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Brakewood, Cherry to Contribute to New University Transportation Center

Candace Brakewood and Chris Cherry.

Assistant Professor Candace Brakewood and Professor Chris Cherry will be guiding UT’s partnership with a consortium led by Georgia Tech to address declining transit ridership. The team was awarded a $1 million grant from the US Department of Transportation as one of four new Tier 1 University Transportation Centers (UTCs), which are funded to address critical transportation challenges facing the United States.

Just four teams were selected from nearly 70 applications to receive the UTC grants.

Brakewood and Cherry will join researchers from civil and environmental engineering and industrial engineering from Georgia Tech, along with two other partnering institutions—the University of Kentucky and Brigham Young University.

“This is a critical research topic for transit systems across the country. I look forward to continue working with Georgia Tech and the University of Kentucky to better understand changing trends in transit ridership,” said Brakewood.

Through a project sponsored by the Transportation Research Board, Brakewood and collaborators at Georgia Tech and Kentucky have already spent two years studying the underlying factors that have led to a recent decline in transit use.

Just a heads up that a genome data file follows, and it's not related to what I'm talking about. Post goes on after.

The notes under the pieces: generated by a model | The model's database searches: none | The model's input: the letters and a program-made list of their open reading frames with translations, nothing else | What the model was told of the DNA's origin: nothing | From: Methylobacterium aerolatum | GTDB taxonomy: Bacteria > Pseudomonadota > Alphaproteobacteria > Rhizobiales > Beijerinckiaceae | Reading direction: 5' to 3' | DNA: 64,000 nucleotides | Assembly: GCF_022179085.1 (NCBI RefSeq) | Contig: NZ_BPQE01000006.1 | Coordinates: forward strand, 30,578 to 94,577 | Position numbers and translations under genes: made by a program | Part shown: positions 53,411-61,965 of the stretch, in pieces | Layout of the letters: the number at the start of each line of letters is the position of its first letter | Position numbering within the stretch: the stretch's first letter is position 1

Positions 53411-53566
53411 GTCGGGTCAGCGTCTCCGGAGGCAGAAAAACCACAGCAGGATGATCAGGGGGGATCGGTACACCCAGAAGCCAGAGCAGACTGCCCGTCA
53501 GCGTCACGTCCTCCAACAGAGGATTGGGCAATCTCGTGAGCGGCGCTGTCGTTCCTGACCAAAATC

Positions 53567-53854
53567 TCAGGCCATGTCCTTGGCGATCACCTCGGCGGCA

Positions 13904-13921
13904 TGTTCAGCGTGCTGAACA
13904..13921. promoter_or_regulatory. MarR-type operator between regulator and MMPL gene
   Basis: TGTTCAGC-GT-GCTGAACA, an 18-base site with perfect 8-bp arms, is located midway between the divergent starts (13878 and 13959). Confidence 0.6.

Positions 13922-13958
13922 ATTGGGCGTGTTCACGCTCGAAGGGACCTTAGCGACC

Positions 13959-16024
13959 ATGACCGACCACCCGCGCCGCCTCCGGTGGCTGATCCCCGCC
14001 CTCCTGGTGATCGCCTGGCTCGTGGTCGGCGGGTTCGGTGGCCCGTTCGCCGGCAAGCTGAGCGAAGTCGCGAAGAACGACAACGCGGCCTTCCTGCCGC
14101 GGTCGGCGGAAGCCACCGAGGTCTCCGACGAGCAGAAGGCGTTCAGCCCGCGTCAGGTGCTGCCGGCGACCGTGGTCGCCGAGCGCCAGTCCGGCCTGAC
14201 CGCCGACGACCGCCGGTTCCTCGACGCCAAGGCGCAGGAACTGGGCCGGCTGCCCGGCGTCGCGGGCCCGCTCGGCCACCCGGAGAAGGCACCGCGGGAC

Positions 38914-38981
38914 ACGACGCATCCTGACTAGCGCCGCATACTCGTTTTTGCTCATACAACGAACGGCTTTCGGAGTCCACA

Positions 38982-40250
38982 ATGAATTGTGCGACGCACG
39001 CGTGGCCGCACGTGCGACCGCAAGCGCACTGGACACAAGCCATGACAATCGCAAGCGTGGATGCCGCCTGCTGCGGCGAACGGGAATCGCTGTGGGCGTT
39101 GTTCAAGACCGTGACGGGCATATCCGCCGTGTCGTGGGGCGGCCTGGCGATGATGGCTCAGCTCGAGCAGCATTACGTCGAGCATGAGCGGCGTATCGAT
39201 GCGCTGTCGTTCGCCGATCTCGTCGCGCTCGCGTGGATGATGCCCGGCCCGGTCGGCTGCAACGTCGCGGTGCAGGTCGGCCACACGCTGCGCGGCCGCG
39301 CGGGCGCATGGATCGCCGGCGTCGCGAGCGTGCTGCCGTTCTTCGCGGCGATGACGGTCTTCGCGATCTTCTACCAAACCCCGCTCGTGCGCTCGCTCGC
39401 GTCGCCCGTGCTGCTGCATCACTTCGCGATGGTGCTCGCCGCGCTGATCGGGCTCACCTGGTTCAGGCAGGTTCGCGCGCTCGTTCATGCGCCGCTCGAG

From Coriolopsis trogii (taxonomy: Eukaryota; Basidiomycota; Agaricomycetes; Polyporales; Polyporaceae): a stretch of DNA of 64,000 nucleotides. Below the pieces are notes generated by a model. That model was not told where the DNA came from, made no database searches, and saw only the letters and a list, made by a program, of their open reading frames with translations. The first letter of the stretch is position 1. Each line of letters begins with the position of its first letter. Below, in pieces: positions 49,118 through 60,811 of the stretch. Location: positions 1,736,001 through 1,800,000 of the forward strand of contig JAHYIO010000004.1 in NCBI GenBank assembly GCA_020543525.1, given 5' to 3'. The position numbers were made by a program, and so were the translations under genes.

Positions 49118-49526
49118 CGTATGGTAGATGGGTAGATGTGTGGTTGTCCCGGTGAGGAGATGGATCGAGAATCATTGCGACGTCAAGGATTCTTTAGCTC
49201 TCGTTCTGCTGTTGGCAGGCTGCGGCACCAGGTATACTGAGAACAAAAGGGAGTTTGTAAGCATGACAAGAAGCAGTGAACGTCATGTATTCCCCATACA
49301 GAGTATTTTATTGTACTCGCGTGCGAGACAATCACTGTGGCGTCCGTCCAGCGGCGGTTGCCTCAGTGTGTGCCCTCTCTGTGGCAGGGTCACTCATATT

“Technological changes in transportation coupled with economic shifts have required transit systems to adapt,” said Cherry. “This center will educate future transit professionals and provide research to improve transit systems throughout the US.”

This work takes on new urgency in light of the effects of the COVID-19 virus on transit ridership and will include recovery strategies for a post-pandemic reality.

The center will take on a two-track research approach. The Community Analysis Track, which will be led by Brakewood, will further assess ridership trends, identify and measure the markets most effectively served by transit, and assess transit’s ability to respond to a changing environment.

The Multi-Modal Optimization and Simulation Track builds upon previous research to allocate which services should be traditional transit routes with a set schedule and which services should be flexible and on-demand. This will consider competition from ride-hailing services like Uber and Lyft, which may be a contributor to declining transit ridership.

The team hopes to provide transit agencies with new insights into transit ridership trends, enabling them to adapt more quickly to changing conditions.